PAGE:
The objective of this study is to determine the long-term outcome and consequences of Guillain-Barré syndrome (GBS) in children. This is an observational cross-sectional cohort study of children diagnosed with GBS (0-18 years old) at the Sophia Children's Hospital in Rotterdam from 1987 to 2009. All patients were invited for a structured interview, questionnaires, and full neurologic exam to record their current clinical condition focused on complaints and symptoms, neurological deficits, disabilities, behavior, and quality of life. Thirty-seven patients participated, 23 were now adults, with a median age of 20 years (range 4-39 years) and a median follow-up time of 11 years (range 1-22 years). Residual complaints were reported by 24 (65%) patients, including paresthesias (38%), unsteadiness of gait in the dark (37%), painful hands or feet (24%), and severe fatigue (22%). Four patients had severe neurological deficits, including facial diplegia and limb weakness. Two patients had had a recurrence of GBS. In 10 patients (26%), GBS had a negative impact on their school career. Questionnaires identified a wide range of behavioral problems. Quality of life was below normal on the subscale vitality, and above normal on the subscales social functioning and positive emotions in the adult group. Most children show good recovery of neurological deficits after GBS, but many have persisting long-term residual complaints and symptoms that may lead to psychosocial problems interfering with participation in daily life.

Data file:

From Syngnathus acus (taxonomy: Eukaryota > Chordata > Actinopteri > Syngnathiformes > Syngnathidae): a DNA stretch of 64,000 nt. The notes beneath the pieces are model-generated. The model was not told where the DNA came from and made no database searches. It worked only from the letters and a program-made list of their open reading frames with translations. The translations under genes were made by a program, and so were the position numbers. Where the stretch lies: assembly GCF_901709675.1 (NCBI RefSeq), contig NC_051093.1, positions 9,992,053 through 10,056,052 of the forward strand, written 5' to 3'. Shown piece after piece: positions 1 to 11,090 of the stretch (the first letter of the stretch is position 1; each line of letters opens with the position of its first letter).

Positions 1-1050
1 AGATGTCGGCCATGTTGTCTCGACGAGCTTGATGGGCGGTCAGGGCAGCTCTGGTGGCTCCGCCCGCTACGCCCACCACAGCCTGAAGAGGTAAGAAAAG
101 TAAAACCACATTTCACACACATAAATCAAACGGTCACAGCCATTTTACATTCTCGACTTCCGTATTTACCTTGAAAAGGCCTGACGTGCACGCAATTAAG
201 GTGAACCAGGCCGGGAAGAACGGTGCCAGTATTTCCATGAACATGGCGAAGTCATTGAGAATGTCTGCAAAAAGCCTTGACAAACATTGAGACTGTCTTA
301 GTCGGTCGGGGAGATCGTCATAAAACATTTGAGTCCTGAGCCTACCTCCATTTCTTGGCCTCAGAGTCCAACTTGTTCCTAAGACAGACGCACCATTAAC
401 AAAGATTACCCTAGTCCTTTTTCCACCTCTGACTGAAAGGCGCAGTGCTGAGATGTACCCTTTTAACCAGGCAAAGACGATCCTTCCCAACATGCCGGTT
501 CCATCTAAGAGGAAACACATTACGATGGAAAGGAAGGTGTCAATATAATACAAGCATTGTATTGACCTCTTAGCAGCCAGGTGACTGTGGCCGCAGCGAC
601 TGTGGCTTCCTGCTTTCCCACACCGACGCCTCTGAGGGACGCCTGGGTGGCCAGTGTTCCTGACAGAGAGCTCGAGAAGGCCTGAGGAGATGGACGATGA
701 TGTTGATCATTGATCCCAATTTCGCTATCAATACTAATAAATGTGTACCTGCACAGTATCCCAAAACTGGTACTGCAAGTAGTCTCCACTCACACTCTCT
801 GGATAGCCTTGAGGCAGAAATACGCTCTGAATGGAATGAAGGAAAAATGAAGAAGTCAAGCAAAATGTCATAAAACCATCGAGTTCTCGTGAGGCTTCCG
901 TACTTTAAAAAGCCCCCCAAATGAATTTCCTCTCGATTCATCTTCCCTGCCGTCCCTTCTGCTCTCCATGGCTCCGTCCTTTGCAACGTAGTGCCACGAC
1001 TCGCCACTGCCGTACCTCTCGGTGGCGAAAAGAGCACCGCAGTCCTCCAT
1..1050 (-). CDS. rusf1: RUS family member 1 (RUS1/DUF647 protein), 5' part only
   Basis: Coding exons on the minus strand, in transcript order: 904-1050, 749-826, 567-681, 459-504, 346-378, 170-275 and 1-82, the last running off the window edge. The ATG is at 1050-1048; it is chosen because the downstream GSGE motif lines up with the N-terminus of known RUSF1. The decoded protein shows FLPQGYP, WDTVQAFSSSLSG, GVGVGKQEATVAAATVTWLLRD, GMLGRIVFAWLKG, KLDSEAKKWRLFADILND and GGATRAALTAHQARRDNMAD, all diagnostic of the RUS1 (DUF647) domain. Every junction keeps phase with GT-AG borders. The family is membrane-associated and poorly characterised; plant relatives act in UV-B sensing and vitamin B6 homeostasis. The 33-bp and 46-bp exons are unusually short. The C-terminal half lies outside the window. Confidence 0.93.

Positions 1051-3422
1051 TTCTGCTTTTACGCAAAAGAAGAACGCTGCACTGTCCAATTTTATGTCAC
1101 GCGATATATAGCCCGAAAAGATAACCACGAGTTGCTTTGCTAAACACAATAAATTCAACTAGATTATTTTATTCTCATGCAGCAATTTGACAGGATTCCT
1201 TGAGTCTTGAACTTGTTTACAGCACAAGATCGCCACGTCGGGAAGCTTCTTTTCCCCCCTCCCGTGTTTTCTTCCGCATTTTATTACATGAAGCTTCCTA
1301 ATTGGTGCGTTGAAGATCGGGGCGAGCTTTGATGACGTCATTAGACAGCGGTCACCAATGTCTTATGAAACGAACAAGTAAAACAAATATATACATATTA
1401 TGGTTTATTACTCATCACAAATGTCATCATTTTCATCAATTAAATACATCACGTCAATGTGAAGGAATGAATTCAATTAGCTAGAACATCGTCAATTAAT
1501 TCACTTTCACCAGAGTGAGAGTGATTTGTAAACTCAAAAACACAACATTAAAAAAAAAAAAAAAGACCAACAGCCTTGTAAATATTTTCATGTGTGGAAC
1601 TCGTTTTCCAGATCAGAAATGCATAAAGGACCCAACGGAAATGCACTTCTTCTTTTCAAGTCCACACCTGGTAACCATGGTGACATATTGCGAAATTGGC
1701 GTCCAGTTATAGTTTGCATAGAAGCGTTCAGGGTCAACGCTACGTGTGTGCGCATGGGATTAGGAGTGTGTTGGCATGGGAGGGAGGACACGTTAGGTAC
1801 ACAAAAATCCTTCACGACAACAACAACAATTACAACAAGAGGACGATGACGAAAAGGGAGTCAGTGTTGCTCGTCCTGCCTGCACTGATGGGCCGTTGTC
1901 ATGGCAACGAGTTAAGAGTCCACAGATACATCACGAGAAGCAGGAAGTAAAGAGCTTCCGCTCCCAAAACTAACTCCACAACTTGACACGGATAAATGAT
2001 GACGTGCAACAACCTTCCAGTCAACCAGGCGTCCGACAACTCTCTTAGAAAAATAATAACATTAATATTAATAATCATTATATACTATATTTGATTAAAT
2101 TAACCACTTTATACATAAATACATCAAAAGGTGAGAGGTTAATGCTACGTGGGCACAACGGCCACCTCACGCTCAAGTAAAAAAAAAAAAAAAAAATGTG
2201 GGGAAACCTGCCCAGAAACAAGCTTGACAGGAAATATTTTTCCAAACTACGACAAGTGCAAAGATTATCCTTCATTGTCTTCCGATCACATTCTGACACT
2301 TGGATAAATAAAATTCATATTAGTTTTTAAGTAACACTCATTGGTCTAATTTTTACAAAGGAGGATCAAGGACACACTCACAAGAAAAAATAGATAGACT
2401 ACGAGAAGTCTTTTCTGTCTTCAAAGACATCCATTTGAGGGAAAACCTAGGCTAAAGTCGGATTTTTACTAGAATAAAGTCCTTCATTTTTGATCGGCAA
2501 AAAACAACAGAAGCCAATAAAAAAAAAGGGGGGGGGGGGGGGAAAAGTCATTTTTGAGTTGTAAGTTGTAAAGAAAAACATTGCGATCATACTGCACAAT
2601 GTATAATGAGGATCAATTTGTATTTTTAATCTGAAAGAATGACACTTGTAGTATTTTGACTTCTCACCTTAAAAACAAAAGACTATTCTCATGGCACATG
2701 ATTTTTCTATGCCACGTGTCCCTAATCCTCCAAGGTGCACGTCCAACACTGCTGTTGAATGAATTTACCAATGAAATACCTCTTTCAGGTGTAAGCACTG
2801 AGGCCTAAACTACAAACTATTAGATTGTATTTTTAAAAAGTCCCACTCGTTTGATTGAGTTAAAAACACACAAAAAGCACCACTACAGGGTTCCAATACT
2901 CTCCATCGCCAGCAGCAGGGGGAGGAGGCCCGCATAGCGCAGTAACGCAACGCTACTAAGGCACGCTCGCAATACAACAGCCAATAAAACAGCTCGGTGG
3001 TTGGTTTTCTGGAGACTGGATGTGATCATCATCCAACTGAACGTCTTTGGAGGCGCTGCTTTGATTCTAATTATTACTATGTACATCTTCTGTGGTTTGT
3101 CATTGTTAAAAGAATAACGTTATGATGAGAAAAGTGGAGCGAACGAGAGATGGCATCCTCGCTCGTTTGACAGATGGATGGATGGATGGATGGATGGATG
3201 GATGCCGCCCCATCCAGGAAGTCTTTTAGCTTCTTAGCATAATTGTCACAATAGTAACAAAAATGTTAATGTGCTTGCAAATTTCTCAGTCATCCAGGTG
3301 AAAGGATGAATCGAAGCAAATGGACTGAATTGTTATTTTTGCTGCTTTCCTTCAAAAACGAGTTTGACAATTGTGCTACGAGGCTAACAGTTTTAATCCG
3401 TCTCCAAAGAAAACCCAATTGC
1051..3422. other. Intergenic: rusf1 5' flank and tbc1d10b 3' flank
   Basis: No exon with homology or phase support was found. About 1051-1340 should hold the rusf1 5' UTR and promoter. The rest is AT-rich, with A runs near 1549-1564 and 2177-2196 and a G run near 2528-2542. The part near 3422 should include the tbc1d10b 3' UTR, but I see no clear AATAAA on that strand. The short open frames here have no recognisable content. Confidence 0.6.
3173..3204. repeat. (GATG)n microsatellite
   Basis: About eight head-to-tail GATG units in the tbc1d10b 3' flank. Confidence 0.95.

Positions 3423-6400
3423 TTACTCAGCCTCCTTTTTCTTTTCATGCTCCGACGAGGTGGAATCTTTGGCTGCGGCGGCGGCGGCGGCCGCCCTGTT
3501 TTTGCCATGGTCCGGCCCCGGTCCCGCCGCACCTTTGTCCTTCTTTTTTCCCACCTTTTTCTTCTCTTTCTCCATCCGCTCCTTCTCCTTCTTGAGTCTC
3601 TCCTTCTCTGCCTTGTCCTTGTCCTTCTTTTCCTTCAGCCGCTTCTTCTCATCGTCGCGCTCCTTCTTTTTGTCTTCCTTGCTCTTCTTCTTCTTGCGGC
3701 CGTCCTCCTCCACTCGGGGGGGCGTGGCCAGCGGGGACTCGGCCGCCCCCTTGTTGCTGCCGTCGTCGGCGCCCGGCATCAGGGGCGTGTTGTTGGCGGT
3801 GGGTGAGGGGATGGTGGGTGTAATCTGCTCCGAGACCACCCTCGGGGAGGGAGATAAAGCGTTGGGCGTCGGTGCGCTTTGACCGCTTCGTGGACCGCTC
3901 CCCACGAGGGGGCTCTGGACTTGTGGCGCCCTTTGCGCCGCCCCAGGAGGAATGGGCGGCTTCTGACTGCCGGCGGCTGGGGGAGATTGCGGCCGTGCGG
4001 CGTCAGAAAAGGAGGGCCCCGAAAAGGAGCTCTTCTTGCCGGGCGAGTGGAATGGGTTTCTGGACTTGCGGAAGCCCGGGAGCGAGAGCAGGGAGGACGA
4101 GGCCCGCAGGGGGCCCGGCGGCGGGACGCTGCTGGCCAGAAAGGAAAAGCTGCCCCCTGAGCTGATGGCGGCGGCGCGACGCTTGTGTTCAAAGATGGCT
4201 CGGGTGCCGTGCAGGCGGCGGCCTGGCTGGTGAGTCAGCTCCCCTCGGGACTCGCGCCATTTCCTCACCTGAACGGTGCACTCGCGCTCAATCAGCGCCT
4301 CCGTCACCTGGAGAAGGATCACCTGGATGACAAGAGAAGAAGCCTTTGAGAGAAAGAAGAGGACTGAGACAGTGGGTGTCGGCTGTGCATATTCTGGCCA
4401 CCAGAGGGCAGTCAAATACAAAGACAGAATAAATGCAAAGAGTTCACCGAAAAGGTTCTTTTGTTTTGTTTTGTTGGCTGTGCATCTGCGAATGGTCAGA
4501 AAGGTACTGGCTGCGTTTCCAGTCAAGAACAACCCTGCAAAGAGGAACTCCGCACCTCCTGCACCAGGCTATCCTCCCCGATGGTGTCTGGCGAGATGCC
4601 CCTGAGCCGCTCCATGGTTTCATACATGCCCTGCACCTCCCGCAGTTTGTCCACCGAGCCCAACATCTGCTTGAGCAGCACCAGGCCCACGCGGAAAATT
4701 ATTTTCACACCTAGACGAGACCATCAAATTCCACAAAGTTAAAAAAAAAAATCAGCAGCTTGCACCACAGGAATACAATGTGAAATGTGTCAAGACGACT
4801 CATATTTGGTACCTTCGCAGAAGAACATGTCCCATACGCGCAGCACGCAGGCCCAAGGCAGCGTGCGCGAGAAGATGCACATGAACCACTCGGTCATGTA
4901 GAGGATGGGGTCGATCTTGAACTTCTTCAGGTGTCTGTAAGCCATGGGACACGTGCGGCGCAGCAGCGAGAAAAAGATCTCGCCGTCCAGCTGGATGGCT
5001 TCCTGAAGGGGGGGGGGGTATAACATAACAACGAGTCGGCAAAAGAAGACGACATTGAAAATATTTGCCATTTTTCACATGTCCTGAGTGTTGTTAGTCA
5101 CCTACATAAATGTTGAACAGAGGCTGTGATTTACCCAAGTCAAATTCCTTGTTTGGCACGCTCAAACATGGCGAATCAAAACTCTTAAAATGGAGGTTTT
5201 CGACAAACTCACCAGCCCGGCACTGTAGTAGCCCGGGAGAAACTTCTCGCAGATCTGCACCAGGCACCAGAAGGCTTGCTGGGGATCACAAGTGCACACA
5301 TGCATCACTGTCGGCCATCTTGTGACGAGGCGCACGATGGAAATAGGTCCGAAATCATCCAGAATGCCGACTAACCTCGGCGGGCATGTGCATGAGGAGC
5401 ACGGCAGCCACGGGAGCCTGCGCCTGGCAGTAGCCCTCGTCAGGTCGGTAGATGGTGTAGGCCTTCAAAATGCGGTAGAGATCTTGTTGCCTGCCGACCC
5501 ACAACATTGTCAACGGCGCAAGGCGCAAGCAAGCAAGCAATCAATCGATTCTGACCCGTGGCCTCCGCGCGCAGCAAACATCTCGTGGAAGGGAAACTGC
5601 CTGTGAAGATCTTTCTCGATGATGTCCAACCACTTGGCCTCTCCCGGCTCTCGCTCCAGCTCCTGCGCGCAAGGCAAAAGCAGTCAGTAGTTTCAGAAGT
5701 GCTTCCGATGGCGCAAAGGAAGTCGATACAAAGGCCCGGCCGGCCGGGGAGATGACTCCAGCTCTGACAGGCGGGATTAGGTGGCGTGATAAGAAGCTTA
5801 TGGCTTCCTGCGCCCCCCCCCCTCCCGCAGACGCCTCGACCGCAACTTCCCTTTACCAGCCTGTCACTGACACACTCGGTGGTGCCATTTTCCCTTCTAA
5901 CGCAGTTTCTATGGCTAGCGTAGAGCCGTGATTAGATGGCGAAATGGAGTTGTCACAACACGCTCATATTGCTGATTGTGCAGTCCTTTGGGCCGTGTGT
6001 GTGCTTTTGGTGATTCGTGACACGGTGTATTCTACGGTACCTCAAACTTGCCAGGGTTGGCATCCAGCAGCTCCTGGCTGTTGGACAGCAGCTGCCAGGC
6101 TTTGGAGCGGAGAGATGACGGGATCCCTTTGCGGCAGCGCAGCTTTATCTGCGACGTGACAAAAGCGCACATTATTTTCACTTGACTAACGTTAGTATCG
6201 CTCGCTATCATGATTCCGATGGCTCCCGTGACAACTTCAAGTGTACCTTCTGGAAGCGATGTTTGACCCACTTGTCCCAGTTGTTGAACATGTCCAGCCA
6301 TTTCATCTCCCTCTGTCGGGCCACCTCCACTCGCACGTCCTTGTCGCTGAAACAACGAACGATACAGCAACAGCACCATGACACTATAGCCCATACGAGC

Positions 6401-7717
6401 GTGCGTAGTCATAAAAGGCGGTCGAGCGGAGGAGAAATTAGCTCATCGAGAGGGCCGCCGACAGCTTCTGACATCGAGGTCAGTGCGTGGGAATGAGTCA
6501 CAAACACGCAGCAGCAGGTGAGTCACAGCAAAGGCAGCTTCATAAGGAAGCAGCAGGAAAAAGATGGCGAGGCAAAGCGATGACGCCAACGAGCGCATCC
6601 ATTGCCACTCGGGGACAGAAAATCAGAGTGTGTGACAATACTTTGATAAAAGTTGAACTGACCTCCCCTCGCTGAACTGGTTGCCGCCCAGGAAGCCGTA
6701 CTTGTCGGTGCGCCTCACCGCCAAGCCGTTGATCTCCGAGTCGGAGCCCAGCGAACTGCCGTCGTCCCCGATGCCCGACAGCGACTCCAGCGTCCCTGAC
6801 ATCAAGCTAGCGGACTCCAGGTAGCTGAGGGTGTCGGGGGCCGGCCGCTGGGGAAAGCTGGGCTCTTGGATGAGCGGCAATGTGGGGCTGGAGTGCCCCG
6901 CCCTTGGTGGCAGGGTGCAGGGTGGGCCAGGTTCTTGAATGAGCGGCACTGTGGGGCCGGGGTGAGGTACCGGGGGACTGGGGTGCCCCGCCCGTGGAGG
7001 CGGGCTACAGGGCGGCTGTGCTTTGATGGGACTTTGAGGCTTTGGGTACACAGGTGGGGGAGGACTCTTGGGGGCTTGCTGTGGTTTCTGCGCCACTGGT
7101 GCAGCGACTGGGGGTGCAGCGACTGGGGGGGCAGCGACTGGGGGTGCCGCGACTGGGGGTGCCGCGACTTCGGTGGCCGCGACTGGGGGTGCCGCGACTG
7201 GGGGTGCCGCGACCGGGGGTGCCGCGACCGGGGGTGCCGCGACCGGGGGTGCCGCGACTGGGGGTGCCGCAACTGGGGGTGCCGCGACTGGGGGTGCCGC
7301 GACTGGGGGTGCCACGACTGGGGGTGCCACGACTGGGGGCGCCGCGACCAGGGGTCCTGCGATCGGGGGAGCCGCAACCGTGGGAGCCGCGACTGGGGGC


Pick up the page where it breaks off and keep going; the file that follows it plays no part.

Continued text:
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Journal of the Peripheral Nervous System
Department of Immunology

Roodbol, J., de Wit, M. C., Aarsen, F., Catsman-Berrevoets, C., & Jacobs, B. (2014). Long-term outcome of Guillain-Barré syndrome in children. Journal of the Peripheral Nervous System, 19(2), 121–126. doi:10.1111/jns5.12068